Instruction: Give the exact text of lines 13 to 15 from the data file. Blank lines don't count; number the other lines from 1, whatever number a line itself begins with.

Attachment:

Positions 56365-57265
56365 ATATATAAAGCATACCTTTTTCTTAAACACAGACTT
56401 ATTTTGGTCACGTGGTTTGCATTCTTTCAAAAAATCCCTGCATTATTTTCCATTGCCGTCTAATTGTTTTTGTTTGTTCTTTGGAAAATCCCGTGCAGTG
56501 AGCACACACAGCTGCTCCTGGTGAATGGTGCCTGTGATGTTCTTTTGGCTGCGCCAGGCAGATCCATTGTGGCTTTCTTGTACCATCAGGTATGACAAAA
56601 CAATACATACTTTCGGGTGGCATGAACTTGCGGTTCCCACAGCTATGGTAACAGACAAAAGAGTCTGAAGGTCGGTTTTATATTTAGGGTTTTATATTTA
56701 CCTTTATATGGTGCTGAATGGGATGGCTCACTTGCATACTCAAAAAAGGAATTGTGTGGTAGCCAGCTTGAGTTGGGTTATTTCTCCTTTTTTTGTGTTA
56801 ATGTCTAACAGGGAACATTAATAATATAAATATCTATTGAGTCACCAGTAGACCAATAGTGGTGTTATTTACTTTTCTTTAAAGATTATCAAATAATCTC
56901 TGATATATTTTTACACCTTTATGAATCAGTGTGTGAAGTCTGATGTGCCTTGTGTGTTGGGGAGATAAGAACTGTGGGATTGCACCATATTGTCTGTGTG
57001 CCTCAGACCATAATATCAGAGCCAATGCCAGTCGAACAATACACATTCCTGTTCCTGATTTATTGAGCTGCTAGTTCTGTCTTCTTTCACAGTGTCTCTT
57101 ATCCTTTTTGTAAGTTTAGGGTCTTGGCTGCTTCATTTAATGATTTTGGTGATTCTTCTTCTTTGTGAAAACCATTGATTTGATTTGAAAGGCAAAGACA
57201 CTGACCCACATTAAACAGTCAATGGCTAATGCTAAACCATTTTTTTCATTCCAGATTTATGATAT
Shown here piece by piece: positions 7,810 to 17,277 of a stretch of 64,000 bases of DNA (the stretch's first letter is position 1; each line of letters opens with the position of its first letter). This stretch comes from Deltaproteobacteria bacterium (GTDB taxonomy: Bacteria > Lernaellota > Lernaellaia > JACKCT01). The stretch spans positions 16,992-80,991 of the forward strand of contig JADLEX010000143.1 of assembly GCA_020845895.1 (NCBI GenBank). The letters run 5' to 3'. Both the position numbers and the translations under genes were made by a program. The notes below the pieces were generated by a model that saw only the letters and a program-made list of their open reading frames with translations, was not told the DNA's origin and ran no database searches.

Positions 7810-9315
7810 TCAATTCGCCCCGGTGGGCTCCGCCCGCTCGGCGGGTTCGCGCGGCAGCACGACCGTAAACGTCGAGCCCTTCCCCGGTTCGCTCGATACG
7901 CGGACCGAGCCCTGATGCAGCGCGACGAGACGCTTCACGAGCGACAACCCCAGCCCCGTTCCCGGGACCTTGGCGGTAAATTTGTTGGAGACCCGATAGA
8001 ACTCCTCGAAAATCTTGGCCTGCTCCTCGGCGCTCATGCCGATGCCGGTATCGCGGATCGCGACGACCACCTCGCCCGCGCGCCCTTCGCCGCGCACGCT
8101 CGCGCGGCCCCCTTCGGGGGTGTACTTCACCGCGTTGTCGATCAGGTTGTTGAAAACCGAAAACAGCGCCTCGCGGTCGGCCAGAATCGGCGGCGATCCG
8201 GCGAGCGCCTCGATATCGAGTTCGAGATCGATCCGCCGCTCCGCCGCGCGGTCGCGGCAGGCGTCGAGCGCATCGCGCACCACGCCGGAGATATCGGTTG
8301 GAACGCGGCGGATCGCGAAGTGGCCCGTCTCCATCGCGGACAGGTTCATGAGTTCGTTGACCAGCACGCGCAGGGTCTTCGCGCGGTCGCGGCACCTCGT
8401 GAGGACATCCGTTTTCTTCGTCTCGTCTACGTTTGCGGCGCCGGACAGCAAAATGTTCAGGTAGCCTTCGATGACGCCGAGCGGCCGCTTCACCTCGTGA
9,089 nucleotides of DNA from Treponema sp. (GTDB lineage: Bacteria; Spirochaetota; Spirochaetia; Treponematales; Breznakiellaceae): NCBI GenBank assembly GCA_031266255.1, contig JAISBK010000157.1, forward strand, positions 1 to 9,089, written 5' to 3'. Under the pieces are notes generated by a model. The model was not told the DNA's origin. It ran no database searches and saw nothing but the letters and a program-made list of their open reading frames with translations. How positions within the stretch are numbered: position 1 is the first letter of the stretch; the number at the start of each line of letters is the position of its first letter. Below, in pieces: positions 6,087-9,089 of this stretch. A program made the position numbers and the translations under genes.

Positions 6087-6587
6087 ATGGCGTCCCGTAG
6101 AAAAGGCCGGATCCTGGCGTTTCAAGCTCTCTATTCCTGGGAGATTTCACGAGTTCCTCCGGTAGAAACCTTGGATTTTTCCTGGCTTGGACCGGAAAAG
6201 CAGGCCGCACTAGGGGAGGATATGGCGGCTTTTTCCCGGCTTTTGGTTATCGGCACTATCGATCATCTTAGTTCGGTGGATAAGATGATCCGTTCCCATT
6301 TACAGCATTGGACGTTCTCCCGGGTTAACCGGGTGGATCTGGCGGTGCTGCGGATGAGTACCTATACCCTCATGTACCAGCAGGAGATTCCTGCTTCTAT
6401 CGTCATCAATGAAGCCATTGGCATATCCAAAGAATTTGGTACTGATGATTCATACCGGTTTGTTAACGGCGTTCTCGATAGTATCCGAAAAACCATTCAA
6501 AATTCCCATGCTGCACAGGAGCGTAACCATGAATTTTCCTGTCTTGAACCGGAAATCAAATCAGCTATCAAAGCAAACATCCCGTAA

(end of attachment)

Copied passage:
Positions 7810-9315
7810 TCAATTCGCCCCGGTGGGCTCCGCCCGCTCGGCGGGTTCGCGCGGCAGCACGACCGTAAACGTCGAGCCCTTCCCCGGTTCGCTCGATACG
7901 CGGACCGAGCCCTGATGCAGCGCGACGAGACGCTTCACGAGCGACAACCCCAGCCCCGTTCCCGGGACCTTGGCGGTAAATTTGTTGGAGACCCGATAGA